I really can't believe it wasn't mentioned as a serious Con for Lightroom with so many video cards (especially those of photographers as well as Mac owners) being dual headed. Thumbnails and controls on one monitor and large full-screen views on the second for adjustments is a wonderful way to work. Viewing the Lightroom forums makes it clear that it is important to users.

    I love Lightroom's "develop" controls but the productivity aspect is much more important. Simply allowing the Manage and Develop tabs to used as separate windows would have done the trick (not well, but "good enough").
  • by DrDitto (962751) on Wednesday February 21, 2007 @09:54AM (#18095082)
    After spending all day in front of the computer, I just love going into my darkroom to make some real silver halide prints instead of staring at Photoshop. With today's bargain prices for analog photography, I encourage people to jump in! I got an enlarger for $75 at a garage sale. With 4x5" negatives from my large-format camera, the prints are stunning. (a 4x5" negative gives about 200+ megapixels of resolution).
  • by larkost (79011) on Wednesday February 21, 2007 @10:16AM (#18095258)
    Not being available on PCs is not a disqualifier for professional photography software. Windows has no effective system-wide color management, so color correction will always be a hit-and-miss proposition. Apple has had ColorSync in place since the MacOS 8 days, and it is a very effective system. If you are doing professional photography on a PC then you are wasting your time, that sounds harsh but it is the way things are.

    I the hobbyist space this is not such an issue because you are not going to spend the money for a printer that con reproduce color reliably, and you are not going to buy the color matching hardware to make sure your output everywhere is consistent across the full spectrum.

    I spent some time supporting graphic artists and working on ColorSynced workflows, so I do have experience in this area.
  • Re:About Apple (Score:4, Informative)

    by larkost (79011) on Wednesday February 21, 2007 @10:22AM (#18095328)
    Do you care to explain how using a specialized processor that has the ability to do certain calculations orders of magnitude faster than a generalized CPU is a mistake? Especially when the same system decides on-the-fly which computation resource would best perform the calculation?

    To give you a hint: Apple's current system already is setup to do what you say they will never do. If your CPU would better do the job, then your CPU will do the job. If it would better be put to your SIMD unit (Ativec or MMX/SSE2/SSE3/SSE4) then it will go to that unit. And if the graphics card is sitting idle and can better do the job... well...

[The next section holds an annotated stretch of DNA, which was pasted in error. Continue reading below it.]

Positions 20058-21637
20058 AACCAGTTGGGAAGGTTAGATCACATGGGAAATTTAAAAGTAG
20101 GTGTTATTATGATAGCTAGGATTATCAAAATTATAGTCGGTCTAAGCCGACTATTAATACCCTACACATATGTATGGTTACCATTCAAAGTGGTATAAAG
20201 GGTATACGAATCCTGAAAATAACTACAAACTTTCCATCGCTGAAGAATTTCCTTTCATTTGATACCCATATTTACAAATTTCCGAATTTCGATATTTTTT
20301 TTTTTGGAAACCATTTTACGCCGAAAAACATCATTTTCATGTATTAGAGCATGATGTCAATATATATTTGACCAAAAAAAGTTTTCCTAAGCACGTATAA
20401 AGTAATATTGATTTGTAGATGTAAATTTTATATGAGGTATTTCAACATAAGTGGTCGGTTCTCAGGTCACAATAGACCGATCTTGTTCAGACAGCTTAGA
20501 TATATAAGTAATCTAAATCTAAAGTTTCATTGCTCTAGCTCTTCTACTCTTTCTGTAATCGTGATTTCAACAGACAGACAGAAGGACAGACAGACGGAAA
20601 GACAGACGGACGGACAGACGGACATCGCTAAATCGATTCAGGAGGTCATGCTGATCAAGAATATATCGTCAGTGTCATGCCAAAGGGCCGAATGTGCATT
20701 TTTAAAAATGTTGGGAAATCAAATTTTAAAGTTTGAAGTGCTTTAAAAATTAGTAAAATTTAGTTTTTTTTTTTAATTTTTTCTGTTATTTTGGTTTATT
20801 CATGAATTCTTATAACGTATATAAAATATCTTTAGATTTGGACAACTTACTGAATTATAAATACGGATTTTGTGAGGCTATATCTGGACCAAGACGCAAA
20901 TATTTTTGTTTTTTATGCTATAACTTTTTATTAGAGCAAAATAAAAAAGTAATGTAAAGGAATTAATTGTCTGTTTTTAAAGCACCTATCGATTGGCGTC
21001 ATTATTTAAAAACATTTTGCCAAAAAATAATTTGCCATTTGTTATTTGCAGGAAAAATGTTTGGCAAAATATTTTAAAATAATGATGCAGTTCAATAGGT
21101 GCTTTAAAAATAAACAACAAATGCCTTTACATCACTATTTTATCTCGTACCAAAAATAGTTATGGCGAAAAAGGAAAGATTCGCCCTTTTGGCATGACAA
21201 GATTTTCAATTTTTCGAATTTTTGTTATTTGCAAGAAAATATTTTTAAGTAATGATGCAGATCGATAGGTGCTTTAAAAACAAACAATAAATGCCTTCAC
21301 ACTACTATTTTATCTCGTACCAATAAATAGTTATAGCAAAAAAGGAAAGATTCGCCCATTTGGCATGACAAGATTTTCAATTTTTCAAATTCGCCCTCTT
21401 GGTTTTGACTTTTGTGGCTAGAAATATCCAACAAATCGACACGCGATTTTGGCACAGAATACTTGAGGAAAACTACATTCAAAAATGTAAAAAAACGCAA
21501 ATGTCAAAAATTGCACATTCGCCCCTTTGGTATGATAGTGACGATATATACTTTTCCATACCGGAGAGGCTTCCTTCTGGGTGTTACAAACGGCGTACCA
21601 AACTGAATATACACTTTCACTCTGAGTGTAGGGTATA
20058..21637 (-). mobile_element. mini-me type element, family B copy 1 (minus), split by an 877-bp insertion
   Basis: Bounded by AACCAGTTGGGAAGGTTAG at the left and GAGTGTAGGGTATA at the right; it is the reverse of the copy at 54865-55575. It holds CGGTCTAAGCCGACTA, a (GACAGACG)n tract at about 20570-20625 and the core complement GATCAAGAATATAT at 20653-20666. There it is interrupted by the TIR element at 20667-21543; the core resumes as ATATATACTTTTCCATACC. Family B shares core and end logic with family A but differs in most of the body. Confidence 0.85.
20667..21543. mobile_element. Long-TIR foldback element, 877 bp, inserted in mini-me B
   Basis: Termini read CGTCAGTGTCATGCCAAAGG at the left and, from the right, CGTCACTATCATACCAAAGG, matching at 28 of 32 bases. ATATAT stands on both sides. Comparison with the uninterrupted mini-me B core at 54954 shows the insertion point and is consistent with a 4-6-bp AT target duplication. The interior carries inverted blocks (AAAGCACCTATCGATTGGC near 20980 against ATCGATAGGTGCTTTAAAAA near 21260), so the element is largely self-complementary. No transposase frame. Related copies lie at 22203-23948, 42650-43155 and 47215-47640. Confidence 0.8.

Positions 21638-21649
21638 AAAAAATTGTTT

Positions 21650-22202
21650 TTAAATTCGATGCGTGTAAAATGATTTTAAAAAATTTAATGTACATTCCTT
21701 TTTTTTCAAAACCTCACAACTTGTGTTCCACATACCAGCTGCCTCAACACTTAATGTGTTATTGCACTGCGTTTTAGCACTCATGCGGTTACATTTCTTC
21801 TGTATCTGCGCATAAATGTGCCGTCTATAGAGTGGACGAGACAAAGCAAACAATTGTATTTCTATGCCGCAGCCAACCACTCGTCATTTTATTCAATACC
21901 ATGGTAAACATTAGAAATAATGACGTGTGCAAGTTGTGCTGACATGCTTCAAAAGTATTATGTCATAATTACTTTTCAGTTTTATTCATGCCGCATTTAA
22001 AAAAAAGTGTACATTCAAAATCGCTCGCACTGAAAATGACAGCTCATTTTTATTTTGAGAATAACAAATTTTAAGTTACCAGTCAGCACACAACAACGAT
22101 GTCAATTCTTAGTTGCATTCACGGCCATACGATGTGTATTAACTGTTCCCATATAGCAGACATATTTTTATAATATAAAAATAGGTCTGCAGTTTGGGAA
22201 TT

• by Alligator427 (1054168) on Wednesday February 21, 2007 @11:05AM (#18095814)
    While I don't doubt that there are many great photographers on slashdot, I'd be surprised if there was a single regular poster (or lurker) here who depends upon photography on a professional level, as his/her only source of income.

    As someone who has spent much time working with pro photographers in my past life as an art director, I guarantee you that any *PRO* photographer will not think twice about plunking down some serious dough for a the latest and greatest mac, chock full of ram and sporting the best video card it will support. Computer hardware is among the *least* expensive financial commitment that a pro photographer will make:

    Take a look at how much some decent digital backs for a hasselblaad will run you.
    Add to that the many lenses that you need to have on hand as a pro. (Hint: this is the expensive part).
    Add a bunch of fast, high-capacity memory cards.
    Add a nice DSLR (or more likely, a few) and lenses for that/those camera(s) as well.
    Add lighting equipment of various types to that.
    Add a large studio space to that, in addition to mobile facilities.
    Add makeup artists and assistants.

    The costs involved in professional photography are high. A fast mac, chock full of ram with an excellent video card and a 30" cinema display costs *peanuts* in the grand scheme of things when it comes to the operating costs of a professional photographer. Aperture is a pro app, and that's why it makes the assumptions that it does about hardware. Lightroom is more accomodating for tinkerers and semi-professionals, the two occupy different segments of the market.
  • Re:What's Aperture (Score:2, Informative)